Legal Implications of the Establishment of the European Securities and Markets Authority
Queen Mary, University of London
August 8, 2011
The EU’s response to the financial crisis has encompassed the establishment of the new institutional architecture of European financial market supervision. Together with the other two created European Supervisory Authorities (ESAs), the European Securities and Markets Authority (ESMA) has been granted considerable quasi-rule making and extensive direct supervisory powers. The new complex institutional design of ESMA is however burdened with legal constraints arising from the limits of the European law.
The paper aims at examining the legal implications of ESMA, concentrating on the choice of the legal basis, application of the institutional agency design and compliance of ESMA’s powers with legal limitations. In terms of ESMA’s quasi-rule making powers, the paper proves that the desired compliance with the restrictions leads to a discrepancy between the de jure and de facto situation. With regards to ESMA’s supervisory powers, it argues that the compliance with the limitations has potential to generate legal certainty risks, which may prejudice effective exercise of supervision. The paper further demonstrates that the application and appropriateness of the chosen institutional agency model has to be treated differently with regards to quasi-rule making and supervisory powers of ESMA.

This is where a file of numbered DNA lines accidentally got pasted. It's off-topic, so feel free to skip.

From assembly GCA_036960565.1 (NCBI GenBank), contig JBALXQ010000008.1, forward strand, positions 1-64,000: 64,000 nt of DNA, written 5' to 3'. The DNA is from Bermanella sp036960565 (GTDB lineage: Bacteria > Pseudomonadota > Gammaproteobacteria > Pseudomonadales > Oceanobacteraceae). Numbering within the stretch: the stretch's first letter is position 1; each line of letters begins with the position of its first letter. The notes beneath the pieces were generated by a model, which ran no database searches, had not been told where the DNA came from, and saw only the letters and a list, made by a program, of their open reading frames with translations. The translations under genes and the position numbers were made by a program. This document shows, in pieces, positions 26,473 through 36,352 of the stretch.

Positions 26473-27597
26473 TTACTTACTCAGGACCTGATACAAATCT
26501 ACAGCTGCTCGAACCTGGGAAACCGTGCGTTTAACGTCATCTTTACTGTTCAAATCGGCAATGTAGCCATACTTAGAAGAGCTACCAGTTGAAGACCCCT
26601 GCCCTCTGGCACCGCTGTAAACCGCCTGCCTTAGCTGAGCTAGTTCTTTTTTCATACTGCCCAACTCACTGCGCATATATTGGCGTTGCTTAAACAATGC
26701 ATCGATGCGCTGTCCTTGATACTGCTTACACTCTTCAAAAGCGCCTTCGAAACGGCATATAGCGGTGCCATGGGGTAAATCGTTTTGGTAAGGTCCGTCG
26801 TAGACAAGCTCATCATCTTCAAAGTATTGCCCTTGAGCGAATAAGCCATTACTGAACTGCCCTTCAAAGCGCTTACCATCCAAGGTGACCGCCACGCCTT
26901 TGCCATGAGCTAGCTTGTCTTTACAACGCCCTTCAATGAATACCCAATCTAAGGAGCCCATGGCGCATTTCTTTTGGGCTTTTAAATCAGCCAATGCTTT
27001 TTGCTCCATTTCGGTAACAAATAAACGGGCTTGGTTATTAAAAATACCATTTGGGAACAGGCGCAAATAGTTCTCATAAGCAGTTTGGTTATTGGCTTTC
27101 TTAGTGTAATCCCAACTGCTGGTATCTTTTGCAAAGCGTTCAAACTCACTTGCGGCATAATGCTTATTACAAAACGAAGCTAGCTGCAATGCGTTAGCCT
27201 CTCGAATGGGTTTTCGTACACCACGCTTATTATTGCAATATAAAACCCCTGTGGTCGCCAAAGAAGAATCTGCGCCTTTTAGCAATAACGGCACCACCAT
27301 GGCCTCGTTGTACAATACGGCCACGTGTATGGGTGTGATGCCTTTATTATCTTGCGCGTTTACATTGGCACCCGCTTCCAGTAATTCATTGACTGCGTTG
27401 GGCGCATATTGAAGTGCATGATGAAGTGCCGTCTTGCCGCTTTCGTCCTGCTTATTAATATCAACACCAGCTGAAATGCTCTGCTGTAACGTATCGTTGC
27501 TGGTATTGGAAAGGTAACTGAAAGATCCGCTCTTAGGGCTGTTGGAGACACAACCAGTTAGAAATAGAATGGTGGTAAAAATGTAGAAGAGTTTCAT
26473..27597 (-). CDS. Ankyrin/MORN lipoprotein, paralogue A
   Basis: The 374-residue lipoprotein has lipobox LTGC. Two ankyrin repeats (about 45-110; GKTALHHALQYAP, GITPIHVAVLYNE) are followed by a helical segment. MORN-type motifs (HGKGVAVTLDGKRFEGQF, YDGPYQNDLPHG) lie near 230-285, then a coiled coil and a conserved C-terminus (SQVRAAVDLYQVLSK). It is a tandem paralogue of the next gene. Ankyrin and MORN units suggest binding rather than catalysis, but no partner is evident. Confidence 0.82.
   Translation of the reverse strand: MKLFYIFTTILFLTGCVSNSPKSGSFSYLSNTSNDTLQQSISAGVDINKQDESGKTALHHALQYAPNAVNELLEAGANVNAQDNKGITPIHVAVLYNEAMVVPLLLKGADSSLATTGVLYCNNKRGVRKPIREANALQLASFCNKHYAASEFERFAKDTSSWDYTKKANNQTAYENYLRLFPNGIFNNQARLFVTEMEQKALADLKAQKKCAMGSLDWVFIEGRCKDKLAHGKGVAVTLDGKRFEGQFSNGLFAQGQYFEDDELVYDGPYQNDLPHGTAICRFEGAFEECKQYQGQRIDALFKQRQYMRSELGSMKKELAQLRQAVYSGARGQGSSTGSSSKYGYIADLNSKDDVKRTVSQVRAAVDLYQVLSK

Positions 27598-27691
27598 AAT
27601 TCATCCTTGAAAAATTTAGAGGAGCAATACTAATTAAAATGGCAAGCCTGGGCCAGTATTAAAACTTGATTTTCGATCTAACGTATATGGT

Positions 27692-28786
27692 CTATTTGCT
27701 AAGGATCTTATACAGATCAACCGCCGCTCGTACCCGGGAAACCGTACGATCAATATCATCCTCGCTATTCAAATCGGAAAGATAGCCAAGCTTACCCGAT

Number of Pages in PDF File: 66
Keywords: Securities regulation, ESMA, financial supervision, Meroni, agencies, legal basis
JEL Classification: K22, K20working papers series
Date posted: October 24, 2011 ; Last revised: October 30, 2011
© 2013 Social Science Electronic Publishing, Inc. All Rights Reserved.
This page was processed by apollo5 in 0.672 seconds